When King George VI. died in February 1952, US President Harry S. Truman expressed his “deepest sympathy” to the British, as befits such a case. However, Truman did not attend the funeral shortly thereafter; instead, Secretary of State Dean Acheson arrived. The question of which country sends whom to such an event also has a political significance. After all, the British monarch is the head of state, he has a function, regardless of the non-political behavior established by the constitution. It may sometimes seem different these days, but events such as the appointment or death of a British regent are more than a real royalist costume drama.
The monarch is therefore the only person in the kingdom entitled to a state funeral, although there are exceptions, such as Winston Churchill’s funeral in 1965. Funeral of George VI. and Churchill were the only two in the kingdom to hold the highest diplomatic rank after the Second World War. However, the then US president also did not attend the second – Churchill admirer Lyndon B. Johnson actually wanted to attend, but had to cancel due to ill health. It is said that the palace was somewhat surprised when Joe Biden Washington reporters asked if he would accept London’s invitation to Queen Elizabeth II’s funeral next Monday. “Yes,” Biden replied. He doesn’t know all the details, but he will definitely come.
Helicopters are not welcome
Even without a US president, planning a funeral is extremely time-consuming and complicated, and the question of which state guests want to attend and who is allowed to attend can become a political issue. For example, the question has been asked in diplomatic circles whether the president of Israel Isaac Herzog will come to London, after all, it was recently pointed out in Israel again that the Queen has never visited the country during her 70 years of reign. Several Israeli media outlets reported over the weekend that Herzog would travel to England. However, official confirmation is still awaited.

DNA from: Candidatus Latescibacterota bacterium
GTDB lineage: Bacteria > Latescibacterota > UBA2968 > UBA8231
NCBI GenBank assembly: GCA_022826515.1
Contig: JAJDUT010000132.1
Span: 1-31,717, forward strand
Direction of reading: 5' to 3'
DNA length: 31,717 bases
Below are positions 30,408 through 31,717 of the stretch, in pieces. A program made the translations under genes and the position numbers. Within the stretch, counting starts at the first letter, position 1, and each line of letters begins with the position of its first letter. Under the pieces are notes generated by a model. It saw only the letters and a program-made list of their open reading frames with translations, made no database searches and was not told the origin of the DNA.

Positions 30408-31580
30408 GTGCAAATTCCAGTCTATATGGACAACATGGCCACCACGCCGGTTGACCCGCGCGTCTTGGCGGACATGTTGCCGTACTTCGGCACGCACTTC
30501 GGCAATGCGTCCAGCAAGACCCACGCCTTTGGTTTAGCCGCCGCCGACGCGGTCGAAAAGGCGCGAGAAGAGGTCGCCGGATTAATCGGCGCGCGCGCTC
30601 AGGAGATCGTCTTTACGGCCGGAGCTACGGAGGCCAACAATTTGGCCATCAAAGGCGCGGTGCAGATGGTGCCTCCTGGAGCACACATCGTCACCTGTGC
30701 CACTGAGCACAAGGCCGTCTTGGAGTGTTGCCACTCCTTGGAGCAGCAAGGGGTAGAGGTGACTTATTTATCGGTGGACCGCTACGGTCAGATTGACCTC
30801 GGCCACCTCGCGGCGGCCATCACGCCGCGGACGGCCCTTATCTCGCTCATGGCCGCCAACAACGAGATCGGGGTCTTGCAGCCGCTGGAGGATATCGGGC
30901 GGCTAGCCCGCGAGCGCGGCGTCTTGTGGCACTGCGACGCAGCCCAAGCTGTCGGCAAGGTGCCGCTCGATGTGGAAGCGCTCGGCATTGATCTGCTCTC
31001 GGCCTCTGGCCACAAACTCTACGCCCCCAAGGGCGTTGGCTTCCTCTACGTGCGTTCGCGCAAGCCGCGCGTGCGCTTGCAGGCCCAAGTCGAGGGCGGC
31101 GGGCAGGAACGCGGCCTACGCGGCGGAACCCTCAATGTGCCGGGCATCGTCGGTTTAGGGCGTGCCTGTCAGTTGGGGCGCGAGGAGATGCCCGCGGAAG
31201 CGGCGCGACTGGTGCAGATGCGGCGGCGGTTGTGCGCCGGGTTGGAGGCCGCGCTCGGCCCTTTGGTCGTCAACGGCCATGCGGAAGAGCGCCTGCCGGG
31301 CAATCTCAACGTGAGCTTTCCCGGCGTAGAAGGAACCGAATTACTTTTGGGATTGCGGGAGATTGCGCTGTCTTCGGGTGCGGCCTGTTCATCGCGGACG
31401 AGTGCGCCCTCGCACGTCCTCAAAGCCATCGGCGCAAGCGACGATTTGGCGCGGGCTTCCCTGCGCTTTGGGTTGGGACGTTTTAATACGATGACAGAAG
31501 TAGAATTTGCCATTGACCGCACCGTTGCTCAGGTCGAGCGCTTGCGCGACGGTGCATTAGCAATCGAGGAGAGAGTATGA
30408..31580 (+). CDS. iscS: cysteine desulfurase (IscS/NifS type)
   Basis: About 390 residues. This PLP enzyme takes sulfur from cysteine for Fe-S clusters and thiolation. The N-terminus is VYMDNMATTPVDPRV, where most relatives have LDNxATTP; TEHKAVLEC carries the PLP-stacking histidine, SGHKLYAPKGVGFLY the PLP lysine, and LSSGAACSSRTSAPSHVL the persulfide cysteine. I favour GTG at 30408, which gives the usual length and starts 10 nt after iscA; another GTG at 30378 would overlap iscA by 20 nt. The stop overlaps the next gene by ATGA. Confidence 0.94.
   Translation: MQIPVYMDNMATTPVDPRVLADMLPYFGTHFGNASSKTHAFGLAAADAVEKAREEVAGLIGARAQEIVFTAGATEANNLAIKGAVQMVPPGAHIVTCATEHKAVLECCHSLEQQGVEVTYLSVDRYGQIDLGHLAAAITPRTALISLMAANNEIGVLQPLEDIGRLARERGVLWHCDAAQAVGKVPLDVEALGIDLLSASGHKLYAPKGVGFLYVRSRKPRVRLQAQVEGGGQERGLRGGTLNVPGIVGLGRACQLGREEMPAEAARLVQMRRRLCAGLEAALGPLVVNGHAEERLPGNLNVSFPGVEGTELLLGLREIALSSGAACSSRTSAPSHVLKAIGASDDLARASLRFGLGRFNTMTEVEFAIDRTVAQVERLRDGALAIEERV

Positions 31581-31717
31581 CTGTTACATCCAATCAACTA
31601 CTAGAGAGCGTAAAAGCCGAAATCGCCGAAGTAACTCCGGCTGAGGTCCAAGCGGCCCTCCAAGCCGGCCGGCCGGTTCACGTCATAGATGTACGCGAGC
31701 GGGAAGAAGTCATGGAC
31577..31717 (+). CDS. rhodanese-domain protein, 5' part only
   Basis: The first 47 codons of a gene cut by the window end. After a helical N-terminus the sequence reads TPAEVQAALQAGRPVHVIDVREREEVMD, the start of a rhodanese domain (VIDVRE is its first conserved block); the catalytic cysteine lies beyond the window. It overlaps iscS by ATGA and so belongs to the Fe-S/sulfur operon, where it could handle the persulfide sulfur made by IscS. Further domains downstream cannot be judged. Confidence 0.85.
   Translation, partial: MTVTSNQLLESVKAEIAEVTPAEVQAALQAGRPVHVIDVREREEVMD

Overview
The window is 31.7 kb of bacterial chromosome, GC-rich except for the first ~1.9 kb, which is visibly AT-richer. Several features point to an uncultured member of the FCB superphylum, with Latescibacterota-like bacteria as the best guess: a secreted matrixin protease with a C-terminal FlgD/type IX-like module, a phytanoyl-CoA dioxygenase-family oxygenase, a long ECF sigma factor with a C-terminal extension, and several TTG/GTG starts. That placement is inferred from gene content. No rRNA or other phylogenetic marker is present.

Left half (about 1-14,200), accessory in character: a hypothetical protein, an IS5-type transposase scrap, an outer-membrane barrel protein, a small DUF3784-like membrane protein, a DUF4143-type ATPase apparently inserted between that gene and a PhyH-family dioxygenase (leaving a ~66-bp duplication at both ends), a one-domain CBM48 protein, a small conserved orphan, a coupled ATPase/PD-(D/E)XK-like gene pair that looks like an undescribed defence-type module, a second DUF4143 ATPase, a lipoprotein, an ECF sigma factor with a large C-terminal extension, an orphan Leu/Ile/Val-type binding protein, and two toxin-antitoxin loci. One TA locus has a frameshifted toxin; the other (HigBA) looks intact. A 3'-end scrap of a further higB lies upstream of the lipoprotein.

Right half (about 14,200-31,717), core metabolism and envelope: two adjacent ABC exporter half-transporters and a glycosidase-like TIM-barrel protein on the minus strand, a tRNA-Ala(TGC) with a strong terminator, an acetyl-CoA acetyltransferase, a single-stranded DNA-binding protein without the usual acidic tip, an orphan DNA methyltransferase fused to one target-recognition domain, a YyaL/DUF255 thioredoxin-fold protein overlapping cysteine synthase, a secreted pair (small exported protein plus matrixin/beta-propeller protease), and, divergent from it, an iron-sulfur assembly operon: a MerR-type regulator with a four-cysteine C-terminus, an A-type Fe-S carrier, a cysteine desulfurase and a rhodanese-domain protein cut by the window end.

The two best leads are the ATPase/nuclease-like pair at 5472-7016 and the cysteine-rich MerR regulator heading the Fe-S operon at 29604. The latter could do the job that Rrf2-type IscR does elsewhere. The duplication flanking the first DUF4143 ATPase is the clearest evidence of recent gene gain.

In any event, only one representative from each country is invited: after consultation with the British government, the House has notified only the president and wife (or, in rare cases, the husband) concerned. The “format” is “1+1”, as it is called in diplomatic parlance, which means: no delegations, no security officials, and also no other ministers, just a guest with an escort. There were mixed reactions from those invited to the fact that guests were apparently clearly told not to use the helicopter or their state vehicles. Instead, high-ranking guests will be taken to Westminster Abbey by bus, which should be an interesting project from the point of view of security officials from various countries. So far, the House has declined to comment on whether Biden will be exempted.
Biden met Elizabeth II at the G-7 summit in Cornwall last year, after which the Bidens were invited to have tea with the Queen in Windsor. He didn’t mean to offend her, Biden later said, but “she reminds me of my mother because of her looks and because of her generosity.” She was “full of grace, no wonder,” it was a great conversation. Biden said, “We had a great talk,” as Americans say when they’ve just had tea with the Queen.
Also Donald Trump met the Queen, and in doing so made some Trump-esque embarrassments that the British registered, unlike Trump. It is not clear whether the former US president will be among the guests, the chamber did not want to comment on it in its current daily press releases. However, due to the diplomatic format, Trump would need his own invitation.
Federal President Frank-Walter Steinmeier and his wife Elke Büdenbender will travel from Germany, after Steinmeier canceled an originally planned visit to Costa Rica. Steinmeier is likely to arrive in London on Sunday, flying directly to a planned visit to Mexico on Monday after returning to Germany. To…